Let your creative spirit flow and put pen to paper to share your experience living with hearing loss!
Many people have family members or friends with hearing loss. Despite this fact, many do not truly understand what it means to live with a hearing loss day in and day out.
Writing a book about hearing loss could serve to completely transform people's understanding of hearing loss. It would provide individuals with a unique opportunity to step into the shoes of a person living with hearing loss.
The book could be a novel or a play, where one of the main characters has a hearing loss. Alternatively, the book could be a memoir, written by a person with hearing loss.
Katherine Bouton, a former editor at the New York Times, recently wrote a book about hearing loss, drawing upon her first-hand experience with mid-life hearing loss. She began to lose her hearing in her early 30’s, and her hearing loss gradually grew worse. While she has used many types of hearing aids and received a cochlear implant, she has come to the realization that she will never be able to hear well again.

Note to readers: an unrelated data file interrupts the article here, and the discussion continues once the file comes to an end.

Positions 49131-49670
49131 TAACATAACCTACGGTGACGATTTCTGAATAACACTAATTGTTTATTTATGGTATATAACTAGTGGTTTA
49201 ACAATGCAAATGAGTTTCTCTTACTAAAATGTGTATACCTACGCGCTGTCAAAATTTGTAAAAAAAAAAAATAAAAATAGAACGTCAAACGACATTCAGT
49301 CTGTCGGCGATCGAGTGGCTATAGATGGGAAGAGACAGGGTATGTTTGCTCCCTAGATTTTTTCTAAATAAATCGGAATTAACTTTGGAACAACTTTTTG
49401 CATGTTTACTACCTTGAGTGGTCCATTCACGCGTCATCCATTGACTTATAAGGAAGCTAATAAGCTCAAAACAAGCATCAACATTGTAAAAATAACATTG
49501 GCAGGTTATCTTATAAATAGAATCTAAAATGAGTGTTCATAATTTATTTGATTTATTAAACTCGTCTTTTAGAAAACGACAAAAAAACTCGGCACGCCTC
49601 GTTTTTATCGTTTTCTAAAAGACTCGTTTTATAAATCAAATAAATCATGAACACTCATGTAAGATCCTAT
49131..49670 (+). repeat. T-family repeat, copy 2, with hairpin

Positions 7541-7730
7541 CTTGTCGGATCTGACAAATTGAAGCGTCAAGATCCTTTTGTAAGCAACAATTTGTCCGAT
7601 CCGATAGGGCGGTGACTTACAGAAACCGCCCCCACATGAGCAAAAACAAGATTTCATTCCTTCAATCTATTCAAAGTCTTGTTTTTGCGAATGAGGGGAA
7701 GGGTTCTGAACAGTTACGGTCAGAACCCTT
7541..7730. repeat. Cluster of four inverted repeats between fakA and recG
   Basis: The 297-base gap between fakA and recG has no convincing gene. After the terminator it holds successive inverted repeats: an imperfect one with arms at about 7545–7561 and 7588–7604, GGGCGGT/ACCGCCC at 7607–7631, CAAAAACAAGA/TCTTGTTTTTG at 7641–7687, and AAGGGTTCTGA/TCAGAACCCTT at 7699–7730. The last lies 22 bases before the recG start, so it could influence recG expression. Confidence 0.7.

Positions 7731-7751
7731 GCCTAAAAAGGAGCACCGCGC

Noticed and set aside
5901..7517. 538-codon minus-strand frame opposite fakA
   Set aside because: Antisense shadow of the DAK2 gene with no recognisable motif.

There are thousands of unwritten stories waiting to be written down on paper. Each person’s journey with hearing loss is different. Samantha Brownlie was diagnosed with a hearing loss when she was three years old. At just eight years old, she wrote a book about her hearing loss to encourage children and adults to wear hearing aids.
Reading a book about hearing loss could change a person’s attitude towards the issue. This could encourage people to help family members or friends that may have a hearing loss.
The book could encourage people with hearing loss to take concrete action to improve their lives. Reading about how others have dealt with similar challenges and issues could increase one’s motivation and strength to get help and carry on.